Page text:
Here is a table of all eight lawmakers whose 2009 personal financial disclosure forms, which were filed in May, noted holdings in L-3 Communications, along with the minimum and maximum value of these holdings, according to the Center's research.

Name Value Sen. John Kerry (D-Mass.)$500,001 to $1,000,000 Rep. Michael Castle (R-Del)$16,002 to $65,000 Rep. Michael McCaul (R-Texas)$16,002 to $65,000 Rep. Judy Biggert (R-Ill.)$15,001 to $50,000 Rep. Ron Klein (D-Fla.)$1,001 to $15,000 Rep. Robert Scott (D-Va.)$1,001 to $15,000 Sen. Jon Kyl (R-Ariz.)$2,173 Rep. Kenny Marchant (R-Texas)$2,086

The government's investment in full-body scanners has broadened since the "underwear bomber's" failed terrorism attempt last Christmas. Days later, L-3 Communications was awarded a $165 million contract for the machines, and another company, RapiScan, was also awarded a $173 million contract.

Both companies have seen significant jumps in their federal lobbying expenses since just a few years ago, and both are employing officials with well-heeled government connections, as OpenSecrets Blog previously reported. For instance, RapiScan utilizes the services of Michael Chertoff, the secretary of Homeland Security under Republican President George W. Bush. And former Republican Sen. Alfonse D'Amato (R-N.Y.) and Linda Daschle, the wife of former Senate Majority Leader Tom Daschle (D-S.D.), are both actively lobbying for L-3 Communications.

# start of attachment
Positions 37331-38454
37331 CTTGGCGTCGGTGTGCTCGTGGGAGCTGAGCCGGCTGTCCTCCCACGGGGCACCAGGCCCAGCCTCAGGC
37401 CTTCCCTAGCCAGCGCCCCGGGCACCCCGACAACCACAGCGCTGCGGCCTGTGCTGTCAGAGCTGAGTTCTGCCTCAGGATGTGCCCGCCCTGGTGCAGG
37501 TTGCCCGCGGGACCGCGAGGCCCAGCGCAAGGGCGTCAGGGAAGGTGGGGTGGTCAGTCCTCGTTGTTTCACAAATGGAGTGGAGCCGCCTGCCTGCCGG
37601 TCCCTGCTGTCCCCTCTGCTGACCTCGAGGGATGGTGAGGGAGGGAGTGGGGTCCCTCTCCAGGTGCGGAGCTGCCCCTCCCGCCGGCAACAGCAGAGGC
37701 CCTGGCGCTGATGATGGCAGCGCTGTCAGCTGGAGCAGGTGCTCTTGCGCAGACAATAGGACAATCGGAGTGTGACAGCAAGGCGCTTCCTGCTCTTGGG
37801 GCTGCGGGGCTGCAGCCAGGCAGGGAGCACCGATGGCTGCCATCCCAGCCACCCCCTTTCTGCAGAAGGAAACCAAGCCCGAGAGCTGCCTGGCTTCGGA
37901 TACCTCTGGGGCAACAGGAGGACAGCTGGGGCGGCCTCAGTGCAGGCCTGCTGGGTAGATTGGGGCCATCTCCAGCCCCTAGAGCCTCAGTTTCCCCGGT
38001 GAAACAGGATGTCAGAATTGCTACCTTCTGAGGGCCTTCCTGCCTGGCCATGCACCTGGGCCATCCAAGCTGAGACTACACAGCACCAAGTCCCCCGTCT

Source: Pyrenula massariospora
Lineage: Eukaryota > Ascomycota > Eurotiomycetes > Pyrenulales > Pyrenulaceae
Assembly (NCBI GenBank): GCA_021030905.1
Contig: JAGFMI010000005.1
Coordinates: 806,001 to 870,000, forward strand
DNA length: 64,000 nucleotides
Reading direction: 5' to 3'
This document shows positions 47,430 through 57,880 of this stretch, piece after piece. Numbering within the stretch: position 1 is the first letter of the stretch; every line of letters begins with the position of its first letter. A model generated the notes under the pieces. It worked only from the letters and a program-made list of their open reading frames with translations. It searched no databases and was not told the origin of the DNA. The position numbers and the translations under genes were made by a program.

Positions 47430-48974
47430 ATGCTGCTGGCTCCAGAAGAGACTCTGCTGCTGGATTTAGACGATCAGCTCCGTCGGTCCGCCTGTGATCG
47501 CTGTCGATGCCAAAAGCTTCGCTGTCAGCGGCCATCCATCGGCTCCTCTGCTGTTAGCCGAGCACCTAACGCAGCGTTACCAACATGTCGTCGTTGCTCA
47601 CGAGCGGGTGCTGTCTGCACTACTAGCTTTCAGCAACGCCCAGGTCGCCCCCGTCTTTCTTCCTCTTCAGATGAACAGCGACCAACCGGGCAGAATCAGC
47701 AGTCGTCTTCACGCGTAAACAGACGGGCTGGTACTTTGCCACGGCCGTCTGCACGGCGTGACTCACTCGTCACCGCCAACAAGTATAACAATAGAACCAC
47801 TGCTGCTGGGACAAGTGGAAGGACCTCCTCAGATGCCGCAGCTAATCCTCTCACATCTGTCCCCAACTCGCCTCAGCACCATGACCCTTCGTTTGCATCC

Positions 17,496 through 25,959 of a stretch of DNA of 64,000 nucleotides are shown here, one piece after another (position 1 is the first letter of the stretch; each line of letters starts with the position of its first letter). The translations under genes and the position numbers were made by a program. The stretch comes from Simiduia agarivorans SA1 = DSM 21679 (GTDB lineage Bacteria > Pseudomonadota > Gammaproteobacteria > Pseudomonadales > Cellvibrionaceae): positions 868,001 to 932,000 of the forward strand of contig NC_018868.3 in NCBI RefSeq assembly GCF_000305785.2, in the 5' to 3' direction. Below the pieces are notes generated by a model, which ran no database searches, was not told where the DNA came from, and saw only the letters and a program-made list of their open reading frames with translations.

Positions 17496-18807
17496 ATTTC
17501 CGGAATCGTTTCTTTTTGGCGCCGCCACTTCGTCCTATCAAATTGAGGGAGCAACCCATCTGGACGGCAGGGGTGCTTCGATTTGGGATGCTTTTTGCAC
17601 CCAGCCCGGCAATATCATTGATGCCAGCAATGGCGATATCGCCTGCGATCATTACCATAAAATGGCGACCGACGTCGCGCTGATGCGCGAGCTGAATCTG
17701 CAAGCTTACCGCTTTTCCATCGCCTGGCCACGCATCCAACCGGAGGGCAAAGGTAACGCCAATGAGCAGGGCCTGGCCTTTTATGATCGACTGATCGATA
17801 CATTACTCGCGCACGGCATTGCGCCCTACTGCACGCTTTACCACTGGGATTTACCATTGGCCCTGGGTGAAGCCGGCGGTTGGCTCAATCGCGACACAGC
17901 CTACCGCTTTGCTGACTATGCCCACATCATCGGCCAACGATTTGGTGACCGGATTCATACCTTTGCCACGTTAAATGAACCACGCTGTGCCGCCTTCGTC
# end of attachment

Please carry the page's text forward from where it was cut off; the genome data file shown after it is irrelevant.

From our friend at Walled-In Pond:

Had enough yet? Where is that New American Revolution? Let me look under this desk. Suzan ______________________